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Happy 90th to Murray Walker

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Monday, September 30, 2013

Review: Rush

The long wait ended Friday as I finally got my chance to see Rush. Overall, a very entertaining film, if a bit "Hollywood."



In no particular order, here are 10 takeaways from the film:


  • Daniel Brühl, Daniel Brühl, Daniel Brühl
  • Loosey-goosey with the facts at times, but only so far as to move the story along
  • I'm sure if you were there, it was obvious the locations weren't accurate, but to the casual viewer, you were there
  • Not sure why the Nurburgring was "The Graveyard," "Green Hell" works for me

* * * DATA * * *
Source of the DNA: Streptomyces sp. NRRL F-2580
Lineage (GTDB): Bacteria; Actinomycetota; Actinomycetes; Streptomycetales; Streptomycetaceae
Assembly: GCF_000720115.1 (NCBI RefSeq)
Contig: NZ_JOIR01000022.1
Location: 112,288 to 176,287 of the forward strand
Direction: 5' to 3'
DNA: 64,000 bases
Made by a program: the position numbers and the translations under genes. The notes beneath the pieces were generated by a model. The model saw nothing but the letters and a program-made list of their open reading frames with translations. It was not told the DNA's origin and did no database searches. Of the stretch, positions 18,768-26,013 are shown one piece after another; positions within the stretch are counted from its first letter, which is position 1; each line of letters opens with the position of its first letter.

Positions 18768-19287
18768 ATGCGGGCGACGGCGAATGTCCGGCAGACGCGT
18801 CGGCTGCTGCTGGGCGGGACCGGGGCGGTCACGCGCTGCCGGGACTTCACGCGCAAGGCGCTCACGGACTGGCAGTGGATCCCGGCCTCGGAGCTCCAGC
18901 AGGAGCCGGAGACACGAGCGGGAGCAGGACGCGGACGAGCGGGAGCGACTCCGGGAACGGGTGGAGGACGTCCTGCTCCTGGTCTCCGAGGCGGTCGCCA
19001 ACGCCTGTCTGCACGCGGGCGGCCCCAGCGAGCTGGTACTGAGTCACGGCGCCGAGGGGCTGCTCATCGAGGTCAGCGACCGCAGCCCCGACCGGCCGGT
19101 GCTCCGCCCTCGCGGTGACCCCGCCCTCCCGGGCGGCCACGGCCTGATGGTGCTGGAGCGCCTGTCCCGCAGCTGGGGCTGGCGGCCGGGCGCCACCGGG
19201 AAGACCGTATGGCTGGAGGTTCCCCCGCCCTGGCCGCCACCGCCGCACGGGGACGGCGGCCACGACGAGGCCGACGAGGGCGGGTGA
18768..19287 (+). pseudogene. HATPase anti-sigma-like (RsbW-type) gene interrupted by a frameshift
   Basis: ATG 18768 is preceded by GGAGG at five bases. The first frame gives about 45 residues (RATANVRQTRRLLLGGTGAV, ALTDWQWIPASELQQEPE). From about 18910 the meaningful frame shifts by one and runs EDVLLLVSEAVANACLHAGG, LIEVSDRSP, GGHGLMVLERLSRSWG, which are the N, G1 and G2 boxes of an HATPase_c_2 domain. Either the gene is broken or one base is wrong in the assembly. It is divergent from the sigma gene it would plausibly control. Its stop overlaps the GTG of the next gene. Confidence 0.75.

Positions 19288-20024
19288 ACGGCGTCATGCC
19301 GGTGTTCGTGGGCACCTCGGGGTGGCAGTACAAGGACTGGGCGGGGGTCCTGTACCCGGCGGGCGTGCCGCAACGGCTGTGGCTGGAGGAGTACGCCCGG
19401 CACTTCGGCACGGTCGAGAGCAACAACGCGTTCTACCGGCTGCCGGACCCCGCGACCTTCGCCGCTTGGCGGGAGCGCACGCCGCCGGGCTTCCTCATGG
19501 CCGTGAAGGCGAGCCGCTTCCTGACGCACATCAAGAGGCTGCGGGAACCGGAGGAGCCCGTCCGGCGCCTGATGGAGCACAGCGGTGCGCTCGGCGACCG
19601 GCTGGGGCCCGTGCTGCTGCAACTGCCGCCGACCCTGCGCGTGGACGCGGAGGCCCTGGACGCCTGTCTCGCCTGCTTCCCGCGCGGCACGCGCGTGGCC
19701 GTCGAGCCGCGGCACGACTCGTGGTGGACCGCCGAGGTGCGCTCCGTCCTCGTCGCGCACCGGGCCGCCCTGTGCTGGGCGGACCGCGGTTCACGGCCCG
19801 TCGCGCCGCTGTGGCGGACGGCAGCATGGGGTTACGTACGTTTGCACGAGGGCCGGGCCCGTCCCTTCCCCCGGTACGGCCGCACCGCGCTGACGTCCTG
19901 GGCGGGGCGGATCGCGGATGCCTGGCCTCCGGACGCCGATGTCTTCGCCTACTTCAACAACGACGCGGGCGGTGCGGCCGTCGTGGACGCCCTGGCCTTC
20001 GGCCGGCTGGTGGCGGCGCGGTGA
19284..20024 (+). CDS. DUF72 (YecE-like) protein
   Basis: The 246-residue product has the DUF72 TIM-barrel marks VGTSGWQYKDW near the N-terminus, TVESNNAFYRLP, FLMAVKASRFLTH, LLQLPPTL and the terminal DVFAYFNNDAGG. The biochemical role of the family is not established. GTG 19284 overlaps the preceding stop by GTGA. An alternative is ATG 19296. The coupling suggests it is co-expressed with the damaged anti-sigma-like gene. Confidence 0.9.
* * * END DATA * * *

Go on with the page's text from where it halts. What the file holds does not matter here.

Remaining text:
• Hospital scenes are not for the squeemish, but it wasn't gratuitous
  • Agree beating up a journalist wasn't Hunt, but it seemed in line with the character "James Hunt" in the film
  • I wonder if playing the rivalry as a hatred shortchanged the viewer?
  • Using real cars helps the sell. The physics were right, oh so necessary is a racing film. CGI was only noticeable a couple of times.
  • You go in pulling for Hunt, you leave sympathizing with The Rat. Both are played heroicly, but the Hunt character's lack of drive post-championship portrays him almost as the bad guy
  • Despite the compromises to story, the aim for accuracy is evident, and Howard should be praised for honesty


If you are an F1 fan, you should see this film. If you are a film fan, you should see this film. Big thumbs up. Rush certainly ranks up there with Grand Prix, Le Mans and Winning as great racing films.